Zombies Among Us: iZombie Chows Down on Dehumanization Sep18

Zombies Among Us: iZombie Chows Down on Dehumanization...

In iZombie, zombies aren’t just mindless, shuffling corpses with skin rotting off their bones. Not if they have access to a regular supply of brains, anyway. The series’ main character, Liv Moore, is a member of Team Z, and she does the best she can, not only to survive in her new life but also to help others. She gets her meals by working at a morgue where she can sneak brains into her stuffed gnocchi on a daily basis. And because eating a brain allows her to see the dead person’s memories, she helps a police detective solve crimes by chowing down on murder victims’ cerebrums. As iZombie progresses, though, it becomes apparent that Liv isn’t alone. Seattle’s zombie population is surprisingly high, though most have learned to hide their presence (and ghoulish appearance) with hair dye and spray tans. This is a fact that Liv’s ex-fiancé, Major Lilywhite, learns through a traumatic series of events that ends with a zombie attempting to murder him. “I wasn’t crazy,” he tells Liv. “Zombies are real… And don’t worry, ‘cause I’m gonna kill them. I’m gonna kill them all.” Major automatically assumes all zombies are evil, and you can’t really blame him when brains are the main item on their menu. After hallucinating that Major accepts her zombie status, his announcement of a zombie hunting spree is shocking news to Liv. She continues to hide her true nature because she’s afraid he will hate her for it; she’s afraid he won’t think of her as a person any more. Not surprisingly, he’s less than happy when he does learn the truth. Read the rest of the article on Christ and Pop...

iZombie’s Lessons in Empathy Jun17

iZombie’s Lessons in Empathy...

I’m not a very empathetic person. There, I said it. I mean, I’m a not robot, but other people’s emotions have always made me uncomfortable (I have a strict “no crying in my office” rule for my students).  I have difficulty relating to other people’s experiences because I have trouble seeing the world through their eyes, their feelings. I think I can be sympathetic, feeling pity or sorrow for another’s misfortunes, but empathy is much, much harder for me. And it’s my own struggle with empathy that makes The CW’s iZombie such an interesting show. For the uninitiated, iZombie is a unique spin on the traditional zombie narrative: zombies exist but can (mostly) pass in regular society if they feed on brains. Brains not only prevent zombies from becoming the mindless instruments of death we all know and love, they also transfer the memories and disposition of the former owner to the zombie. When Liv Moore is infected, she takes a job in the city morgue to have a steady supply of brains. She uses these memories of murder victims to help the police solve crimes, all the while trying to uncover a larger zombie conspiracy. As ridiculous as this premise sounds, the show’s strength is in its exploration of larger issues. Liv’s decision to avoid her friends is based on what she considered best, and fails to take into account the other people’s wants and needs. In the pilot, when Liv realizes that she’s a zombie, her first course of action is to remove herself from her various relationships for the safety of her friends and family. Liv’s motivations are largely altruistic: she no longer thinks of herself as human, she doesn’t feel like she is safe to be around, and isolating herself is the...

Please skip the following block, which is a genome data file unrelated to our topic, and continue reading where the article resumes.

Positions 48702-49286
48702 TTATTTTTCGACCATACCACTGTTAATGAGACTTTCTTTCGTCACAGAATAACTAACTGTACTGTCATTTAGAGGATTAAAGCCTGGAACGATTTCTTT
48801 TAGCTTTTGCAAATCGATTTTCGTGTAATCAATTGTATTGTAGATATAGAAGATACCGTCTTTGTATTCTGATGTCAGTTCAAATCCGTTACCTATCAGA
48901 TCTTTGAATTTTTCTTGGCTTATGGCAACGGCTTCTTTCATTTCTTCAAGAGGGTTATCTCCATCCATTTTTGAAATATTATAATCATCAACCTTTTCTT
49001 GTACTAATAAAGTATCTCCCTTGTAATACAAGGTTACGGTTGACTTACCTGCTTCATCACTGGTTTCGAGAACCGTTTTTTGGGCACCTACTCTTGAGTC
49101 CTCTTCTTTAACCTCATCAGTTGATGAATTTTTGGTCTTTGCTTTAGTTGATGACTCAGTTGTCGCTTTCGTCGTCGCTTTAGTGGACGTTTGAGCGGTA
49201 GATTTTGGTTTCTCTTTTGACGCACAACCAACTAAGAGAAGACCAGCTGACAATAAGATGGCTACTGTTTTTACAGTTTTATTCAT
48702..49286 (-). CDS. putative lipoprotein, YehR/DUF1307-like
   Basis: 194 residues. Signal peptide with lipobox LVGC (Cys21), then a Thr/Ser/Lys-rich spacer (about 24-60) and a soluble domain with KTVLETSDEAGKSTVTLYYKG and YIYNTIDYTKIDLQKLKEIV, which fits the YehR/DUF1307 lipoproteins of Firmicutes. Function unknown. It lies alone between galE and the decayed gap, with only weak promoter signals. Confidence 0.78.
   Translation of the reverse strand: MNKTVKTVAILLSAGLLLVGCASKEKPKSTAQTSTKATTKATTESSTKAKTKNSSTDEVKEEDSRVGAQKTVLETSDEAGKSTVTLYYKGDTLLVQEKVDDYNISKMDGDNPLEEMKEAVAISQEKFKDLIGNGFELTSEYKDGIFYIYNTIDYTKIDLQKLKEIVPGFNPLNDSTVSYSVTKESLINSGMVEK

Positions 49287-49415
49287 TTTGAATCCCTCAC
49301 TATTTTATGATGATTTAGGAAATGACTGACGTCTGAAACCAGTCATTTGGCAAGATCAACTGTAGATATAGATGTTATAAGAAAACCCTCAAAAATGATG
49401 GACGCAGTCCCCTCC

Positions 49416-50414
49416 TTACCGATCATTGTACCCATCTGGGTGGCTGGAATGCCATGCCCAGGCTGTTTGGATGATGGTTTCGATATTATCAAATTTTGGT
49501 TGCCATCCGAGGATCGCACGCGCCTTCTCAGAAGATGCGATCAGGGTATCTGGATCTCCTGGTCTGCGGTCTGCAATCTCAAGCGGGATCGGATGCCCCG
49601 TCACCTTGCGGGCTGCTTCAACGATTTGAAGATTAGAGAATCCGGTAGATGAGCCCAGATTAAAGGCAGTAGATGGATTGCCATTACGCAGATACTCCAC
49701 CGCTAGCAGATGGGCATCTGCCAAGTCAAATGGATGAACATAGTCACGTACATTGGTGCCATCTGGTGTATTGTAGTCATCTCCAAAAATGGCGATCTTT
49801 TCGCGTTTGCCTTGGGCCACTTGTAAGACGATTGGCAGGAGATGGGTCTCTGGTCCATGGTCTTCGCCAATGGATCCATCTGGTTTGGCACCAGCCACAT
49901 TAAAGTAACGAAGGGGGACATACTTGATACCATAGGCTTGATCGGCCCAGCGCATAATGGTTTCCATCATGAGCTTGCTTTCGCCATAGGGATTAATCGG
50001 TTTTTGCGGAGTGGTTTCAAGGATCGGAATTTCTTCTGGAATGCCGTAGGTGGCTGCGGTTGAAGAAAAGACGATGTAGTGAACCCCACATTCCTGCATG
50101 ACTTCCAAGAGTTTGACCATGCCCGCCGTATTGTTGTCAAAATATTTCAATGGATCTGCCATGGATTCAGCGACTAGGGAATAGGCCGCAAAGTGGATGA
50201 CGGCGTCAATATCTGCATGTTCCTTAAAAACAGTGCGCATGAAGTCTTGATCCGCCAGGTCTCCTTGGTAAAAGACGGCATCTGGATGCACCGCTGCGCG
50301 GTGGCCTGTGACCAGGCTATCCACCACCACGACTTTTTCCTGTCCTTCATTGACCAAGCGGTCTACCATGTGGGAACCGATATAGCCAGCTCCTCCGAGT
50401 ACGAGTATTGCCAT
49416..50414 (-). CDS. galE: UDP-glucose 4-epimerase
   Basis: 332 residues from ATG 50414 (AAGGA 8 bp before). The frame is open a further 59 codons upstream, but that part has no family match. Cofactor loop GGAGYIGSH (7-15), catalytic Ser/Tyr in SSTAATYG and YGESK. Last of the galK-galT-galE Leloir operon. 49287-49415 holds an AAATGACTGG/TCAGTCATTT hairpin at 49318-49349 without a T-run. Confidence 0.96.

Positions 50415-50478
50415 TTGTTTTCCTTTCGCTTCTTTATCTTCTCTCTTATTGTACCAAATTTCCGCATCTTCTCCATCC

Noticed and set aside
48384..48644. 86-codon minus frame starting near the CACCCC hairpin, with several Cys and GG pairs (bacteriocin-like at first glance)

Humanity and braaaaains Oct09

Humanity and braaaaains...

When Our Fearless Leader (my new nickname for our managing editor) announced the theme of plagues and health for this issue, I thought: “What a perfect time to write about zombies.” The more I thought about it though, the more I asked myself, what isn’t a perfect time to write about zombies? There are just so many possibilities with the undead. Part of what makes zombies such a rich subject is that they connect to fears about the darkest possibilities of humanity—humanity at its most base and inhumane, lacking compassion, reason or understanding. Zombies can represent the mindlessness of our cultural landscape and our unthinking response to that landscape. Over the past ten years—following an abundance of zombie movies, novels, comics, and video games—dozens of authors have connected the undead to topics such as philosophy, economics, and theology (the theologians especially love the scene in Matthew when the dead rise from their graves after Jesus’ resurrection). But for me, the most interesting connection to draw is still the link between the undead and disease, which has, since the 1970s, become a core aspect of the zombie mythos. Zombies are assumed to be the result of some sort of unknown (possibly engineered) and highly contagious virus. This pandemic aspect not only adds to the horror (now we’re not only at risk of being killed, possibly eaten, but also of being infected), but defining zombies as contagions creates room to explore questions about humanity and evil. Movies like Danny Boyle’s 28 Days Later… and shows like The Walking Dead and its recently aired prequel Fear the Walking Dead use zombie narratives to wrestle Zombies can reveal our helplessness in the face of global pandemics.with large ethical issues: if zombies are created by infection (as opposed to voodoo,...